Research grant reductions due to sequestration

Wednesday, February 27, 2013


TO:             Deans, Directors, Departmental Executive Officers, Investigators

FROM:        Daniel Reed, Vice President for Research and Economic Development

RE:             Research grant reductions due to Federal budget sequestration

DATE:        February 27, 2013

While it remains unclear whether the federal budget sequestration will take effect on March 1, we must begin planning for that probability.  This includes considering the potential impact on existing research grants and contracts, as well as appropriate actions should federal funding be reduced.

Decisions regarding federal budget cuts applied to individual grants and contracts will be at the discretion of each Principal Investigator, consistent with the terms of the granting agency and University policy. However, it is important that we all consider those decisions and our organizational priorities within a broader context.

In any scenario that includes reduced federal funding for research, we must be strategic and thoughtful in managing our resources. Most importantly, we must protect our ability to conduct high quality research and scholarship as a comprehensive research institution. There is simply no substitute for excellence in scholarship, research and creative discovery. Thus, I encourage you to consider all decisions in that context, recognizing that short-term decisions can have long-term consequences.

We must also be ready to establish priorities and be conscious not to act in a way that adversely affects other facets of the University’s mission. These include the quality of the educational experience for our students, the economic well-being of the state, and the quality of health care provided to the citizens of Iowa.  We are an interconnected family, and each of our actions affects others in the university community.

With these considerations in mind, I recommend the following as guidelines in addressing any immediate budget reductions caused by sequestration:

  • Review grants and contracts to identify flexibility and possible savings in a manner that is consistent with the applicable terms and conditions, while maintaining the quality of the research to the maximum extent possible.  Examine non-federal discretionary pools of funding to shift expenses in the short term to help offset reductions where possible.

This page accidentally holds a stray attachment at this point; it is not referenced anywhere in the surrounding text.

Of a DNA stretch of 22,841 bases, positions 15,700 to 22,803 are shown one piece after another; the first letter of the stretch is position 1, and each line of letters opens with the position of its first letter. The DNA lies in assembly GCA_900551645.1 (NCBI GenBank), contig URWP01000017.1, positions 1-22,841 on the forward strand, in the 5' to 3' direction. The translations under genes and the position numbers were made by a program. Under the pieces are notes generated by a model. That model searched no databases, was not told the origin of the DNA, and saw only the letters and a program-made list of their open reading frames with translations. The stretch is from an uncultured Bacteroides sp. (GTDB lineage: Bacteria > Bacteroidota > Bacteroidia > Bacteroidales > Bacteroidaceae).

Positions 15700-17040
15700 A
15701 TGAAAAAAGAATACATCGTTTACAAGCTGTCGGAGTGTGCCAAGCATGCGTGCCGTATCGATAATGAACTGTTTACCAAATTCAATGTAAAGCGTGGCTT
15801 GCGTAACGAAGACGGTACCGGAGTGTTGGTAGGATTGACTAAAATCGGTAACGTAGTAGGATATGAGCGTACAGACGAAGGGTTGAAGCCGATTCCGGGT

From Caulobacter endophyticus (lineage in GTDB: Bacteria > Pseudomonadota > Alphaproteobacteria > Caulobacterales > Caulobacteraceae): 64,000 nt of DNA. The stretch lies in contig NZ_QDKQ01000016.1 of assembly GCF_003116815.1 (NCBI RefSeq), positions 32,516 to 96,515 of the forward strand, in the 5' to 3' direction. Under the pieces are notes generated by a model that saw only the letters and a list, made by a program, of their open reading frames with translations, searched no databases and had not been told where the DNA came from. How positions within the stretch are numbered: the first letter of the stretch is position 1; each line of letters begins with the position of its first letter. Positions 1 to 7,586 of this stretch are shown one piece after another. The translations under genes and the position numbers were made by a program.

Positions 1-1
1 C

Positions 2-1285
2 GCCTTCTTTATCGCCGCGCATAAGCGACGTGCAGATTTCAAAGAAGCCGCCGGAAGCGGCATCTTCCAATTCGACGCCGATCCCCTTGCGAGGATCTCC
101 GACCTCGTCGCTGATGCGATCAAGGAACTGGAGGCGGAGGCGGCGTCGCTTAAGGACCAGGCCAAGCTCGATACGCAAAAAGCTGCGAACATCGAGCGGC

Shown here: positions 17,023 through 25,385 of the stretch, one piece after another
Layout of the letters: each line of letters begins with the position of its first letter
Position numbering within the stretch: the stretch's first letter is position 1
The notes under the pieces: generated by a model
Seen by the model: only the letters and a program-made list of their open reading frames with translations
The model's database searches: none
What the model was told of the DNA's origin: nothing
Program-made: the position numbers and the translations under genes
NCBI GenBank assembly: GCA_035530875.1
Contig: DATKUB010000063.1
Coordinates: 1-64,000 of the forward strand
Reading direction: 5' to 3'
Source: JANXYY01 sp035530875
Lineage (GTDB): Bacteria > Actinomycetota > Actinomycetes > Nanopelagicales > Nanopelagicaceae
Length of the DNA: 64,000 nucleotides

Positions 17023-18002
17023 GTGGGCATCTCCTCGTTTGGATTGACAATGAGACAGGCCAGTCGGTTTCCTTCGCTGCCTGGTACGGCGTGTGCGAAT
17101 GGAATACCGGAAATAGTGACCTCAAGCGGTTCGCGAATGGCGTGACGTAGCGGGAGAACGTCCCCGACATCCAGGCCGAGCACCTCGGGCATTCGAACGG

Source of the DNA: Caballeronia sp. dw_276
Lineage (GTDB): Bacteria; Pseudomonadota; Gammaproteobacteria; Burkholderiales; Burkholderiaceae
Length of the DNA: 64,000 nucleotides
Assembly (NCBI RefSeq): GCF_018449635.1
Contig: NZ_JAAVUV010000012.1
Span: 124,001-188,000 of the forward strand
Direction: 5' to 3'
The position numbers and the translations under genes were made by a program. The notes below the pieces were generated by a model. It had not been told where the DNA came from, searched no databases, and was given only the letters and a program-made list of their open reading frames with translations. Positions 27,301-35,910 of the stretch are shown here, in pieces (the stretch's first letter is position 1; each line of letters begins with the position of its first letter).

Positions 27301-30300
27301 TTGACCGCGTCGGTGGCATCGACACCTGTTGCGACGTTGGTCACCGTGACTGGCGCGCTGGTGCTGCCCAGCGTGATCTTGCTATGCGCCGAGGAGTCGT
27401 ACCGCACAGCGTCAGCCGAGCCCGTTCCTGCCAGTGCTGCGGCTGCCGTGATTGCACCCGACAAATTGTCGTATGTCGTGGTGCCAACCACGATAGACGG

• Protect people and talent wherever possible, remembering it is crucial to continue to support the development of our graduate students. Where personnel costs must be reduced, all University policies must be honored and established procedures maintained.  Information about planning for a reduction in force is available on the University Human Resources website:
  • If you are a Principal Investigator, consult and work closely with your Dean and Departmental Executive Officer. They can help provide strategic context and guidance on budgetary issues.

Finally, a number of University resources are available to assist you, including collegiate budget officers and Human Resources senior leaders, the Offices of Sponsored Programs, Grant Accounting and University Human Resources.   My office will continue to provide information as it is received and post regular updates to

Sequestration poses challenges for all of us. Yet those same challenges also bring opportunities to think creatively and collaboratively about the future.  Working together, we will not only weather the storm, we will emerge with new ideas and initiatives that position us for even greater success in the future.